Taking a cue from my own weekend picks, I went to the Hi-Dive Saturday night to catch Elin Palmer’s CD release concert. I was in the mood for something different, and that’s what I got.
Palmer is Sweden-born and Denver-raised, a prolific local musician who has recorded and traveled as a background violinist with artists such as The Fray, DeVotchKa and M.Ward. She’s now branching out with her own blend of indie music infused with traditional folk music from her Swedish roots.
First up at 10:00 PM was local artist, Andrea Ball, whose 30-minute set began on a weak footing but gained momentum toward the end–meaning I wished she had done her last song first. (I became a fan, nonetheless.)
Next was Norwegian Sissy Wish (the only non-local act present), who showed up late because of the “damn GPS” and caused a half-hour delay between the first and second acts. Her electronica set trended the opposite direction of Ball, beginning strong and losing traction–meaning I wish she had stopped after three songs. At least her set was interesting to watch; Wish wore a vest made of old cassette tapes (remember those?), and her instrumentation was basically a flat table filled with wires and devices that looked like a mad scientist’s lab.
Elin Palmer took the stage with her band around midnight, playing a nyckelharpa (a rare Swedish folk stringed instrument), and switching to accordian and guitar as the evening progressed. Accompanied by varying arrangements that included bass, cello, violin, keyboard and drums, her skill and range as a musician was obvious. Every song contained unique musical textures, creative arrangements, and smooth harmonies. She even sang a song in Swedish, and closed the show with a quirky cover of Buddy Holley’s “Everyday.”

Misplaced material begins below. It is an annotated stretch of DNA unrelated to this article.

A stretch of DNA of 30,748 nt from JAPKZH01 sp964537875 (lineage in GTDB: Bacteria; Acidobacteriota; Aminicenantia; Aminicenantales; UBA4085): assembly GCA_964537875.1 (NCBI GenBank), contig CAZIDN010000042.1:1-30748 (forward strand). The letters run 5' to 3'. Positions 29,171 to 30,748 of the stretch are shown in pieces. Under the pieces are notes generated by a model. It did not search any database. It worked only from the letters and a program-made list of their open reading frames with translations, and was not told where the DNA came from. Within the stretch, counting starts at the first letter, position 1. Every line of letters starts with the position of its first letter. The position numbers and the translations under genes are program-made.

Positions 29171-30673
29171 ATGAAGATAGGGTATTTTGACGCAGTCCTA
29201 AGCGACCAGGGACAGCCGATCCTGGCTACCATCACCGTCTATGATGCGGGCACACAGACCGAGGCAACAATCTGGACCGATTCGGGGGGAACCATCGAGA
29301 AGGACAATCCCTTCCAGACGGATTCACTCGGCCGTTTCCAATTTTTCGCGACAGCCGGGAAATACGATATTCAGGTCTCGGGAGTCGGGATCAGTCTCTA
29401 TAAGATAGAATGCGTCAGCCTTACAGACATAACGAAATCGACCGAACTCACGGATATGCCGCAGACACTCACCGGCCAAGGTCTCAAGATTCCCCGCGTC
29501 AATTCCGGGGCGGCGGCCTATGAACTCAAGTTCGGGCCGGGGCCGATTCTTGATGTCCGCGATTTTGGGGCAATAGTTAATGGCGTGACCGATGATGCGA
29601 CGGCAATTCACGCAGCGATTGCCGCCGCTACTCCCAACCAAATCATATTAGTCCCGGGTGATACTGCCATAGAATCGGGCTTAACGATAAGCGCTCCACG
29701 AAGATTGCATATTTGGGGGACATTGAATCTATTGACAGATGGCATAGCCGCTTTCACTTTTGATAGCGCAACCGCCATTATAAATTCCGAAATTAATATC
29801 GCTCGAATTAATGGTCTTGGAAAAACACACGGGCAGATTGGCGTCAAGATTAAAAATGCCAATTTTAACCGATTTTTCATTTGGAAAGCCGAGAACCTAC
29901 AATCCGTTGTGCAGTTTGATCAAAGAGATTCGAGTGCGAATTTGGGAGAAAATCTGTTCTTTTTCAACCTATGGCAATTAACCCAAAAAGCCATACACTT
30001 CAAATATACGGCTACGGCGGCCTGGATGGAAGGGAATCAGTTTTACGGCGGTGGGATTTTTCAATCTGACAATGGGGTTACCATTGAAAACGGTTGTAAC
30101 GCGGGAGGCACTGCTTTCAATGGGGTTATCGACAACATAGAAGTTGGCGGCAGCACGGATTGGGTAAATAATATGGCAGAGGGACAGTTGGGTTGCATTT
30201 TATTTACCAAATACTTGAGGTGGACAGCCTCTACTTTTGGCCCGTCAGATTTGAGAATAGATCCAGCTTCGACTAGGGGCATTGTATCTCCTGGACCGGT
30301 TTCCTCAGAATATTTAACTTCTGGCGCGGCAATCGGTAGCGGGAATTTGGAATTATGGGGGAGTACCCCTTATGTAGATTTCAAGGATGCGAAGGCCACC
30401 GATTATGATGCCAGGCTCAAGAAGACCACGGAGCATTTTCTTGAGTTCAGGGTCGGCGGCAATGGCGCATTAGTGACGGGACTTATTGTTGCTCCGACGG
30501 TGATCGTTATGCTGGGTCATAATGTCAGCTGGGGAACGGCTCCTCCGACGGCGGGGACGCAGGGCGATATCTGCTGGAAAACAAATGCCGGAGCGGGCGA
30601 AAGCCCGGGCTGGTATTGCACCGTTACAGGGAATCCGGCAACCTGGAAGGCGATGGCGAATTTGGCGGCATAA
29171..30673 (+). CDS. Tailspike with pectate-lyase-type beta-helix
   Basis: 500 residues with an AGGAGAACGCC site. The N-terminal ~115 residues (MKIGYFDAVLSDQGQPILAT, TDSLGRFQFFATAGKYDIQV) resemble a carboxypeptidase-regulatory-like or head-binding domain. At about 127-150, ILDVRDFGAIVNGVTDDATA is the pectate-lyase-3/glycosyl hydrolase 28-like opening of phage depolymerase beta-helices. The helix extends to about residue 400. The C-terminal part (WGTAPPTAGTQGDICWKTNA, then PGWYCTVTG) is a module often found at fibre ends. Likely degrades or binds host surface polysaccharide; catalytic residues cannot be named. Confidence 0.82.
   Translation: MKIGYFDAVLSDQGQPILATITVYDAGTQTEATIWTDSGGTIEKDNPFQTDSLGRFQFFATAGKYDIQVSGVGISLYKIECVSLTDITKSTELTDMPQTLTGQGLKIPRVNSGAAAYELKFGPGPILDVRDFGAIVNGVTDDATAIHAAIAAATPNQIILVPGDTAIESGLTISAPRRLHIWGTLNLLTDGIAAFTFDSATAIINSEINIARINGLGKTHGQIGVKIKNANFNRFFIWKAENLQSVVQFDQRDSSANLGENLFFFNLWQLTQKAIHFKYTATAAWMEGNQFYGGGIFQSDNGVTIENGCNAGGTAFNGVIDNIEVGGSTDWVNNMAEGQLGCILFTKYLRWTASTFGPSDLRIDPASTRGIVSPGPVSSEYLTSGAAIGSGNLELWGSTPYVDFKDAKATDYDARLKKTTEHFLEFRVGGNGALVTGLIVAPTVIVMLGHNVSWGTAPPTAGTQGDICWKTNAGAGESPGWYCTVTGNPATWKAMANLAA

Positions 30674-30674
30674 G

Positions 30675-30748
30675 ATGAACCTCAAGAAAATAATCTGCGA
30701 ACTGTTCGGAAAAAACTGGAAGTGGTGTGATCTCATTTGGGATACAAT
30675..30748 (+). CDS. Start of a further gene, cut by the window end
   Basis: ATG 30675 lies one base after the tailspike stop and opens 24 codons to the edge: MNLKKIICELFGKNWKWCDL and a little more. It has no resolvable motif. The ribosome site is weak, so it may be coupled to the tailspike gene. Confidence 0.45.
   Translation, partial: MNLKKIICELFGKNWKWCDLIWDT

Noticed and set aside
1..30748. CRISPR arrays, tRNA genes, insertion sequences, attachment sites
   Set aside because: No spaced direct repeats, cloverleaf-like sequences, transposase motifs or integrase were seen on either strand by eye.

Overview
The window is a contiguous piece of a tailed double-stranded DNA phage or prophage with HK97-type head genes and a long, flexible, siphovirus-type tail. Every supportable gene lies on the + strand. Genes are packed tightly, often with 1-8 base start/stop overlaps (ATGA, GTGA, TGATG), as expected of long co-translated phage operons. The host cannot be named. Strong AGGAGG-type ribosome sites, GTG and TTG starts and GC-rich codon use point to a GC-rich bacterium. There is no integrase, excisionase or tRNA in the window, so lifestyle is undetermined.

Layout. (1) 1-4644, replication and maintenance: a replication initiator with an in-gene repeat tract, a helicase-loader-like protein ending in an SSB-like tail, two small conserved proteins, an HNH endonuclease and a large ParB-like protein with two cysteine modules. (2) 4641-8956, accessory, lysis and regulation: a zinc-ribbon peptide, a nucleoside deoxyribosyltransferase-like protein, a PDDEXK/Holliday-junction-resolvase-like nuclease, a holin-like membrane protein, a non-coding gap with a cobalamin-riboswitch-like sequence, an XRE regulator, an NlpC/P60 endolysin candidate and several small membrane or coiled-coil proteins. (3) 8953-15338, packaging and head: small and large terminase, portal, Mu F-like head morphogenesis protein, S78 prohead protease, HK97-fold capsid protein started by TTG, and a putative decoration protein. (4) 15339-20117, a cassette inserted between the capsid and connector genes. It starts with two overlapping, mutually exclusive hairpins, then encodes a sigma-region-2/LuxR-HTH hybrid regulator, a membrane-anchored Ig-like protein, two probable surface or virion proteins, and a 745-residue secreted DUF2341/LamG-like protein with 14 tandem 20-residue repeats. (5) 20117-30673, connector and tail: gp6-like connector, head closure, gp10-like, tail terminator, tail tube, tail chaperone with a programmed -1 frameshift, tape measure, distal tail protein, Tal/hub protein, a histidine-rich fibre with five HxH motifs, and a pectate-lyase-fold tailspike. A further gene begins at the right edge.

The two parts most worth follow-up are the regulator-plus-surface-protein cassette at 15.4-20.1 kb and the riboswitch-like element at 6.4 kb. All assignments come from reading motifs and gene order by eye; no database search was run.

Regrettably, Palmer’s set lasted only about 30 minutes–possibly because a cello had been damaged earlier in the day, which might have resulted in some songs being cut from the list. Also, at times Palmer seemed a bit uncomfortable and distracted at times–perhaps a result of the mishaps of the evening, or possibly that she is still finding her feet as a solo artist. Hard to tell for sure when it’s the first time you’ve seen her perform. Even with these negatives, the music was enjoyable–definitely something you don’t hear everyday.
This was my first encounter with Elin Palmer’s music, but it’s apparent she is well-connected and well-liked; she had a good turnout of enthusiastic fans. She is an artist worth watching, and her record is worth a listen. If she can fill the shoes of a solo artist, she has both the talent and potential to go far.
OOMPH Scale: 7.0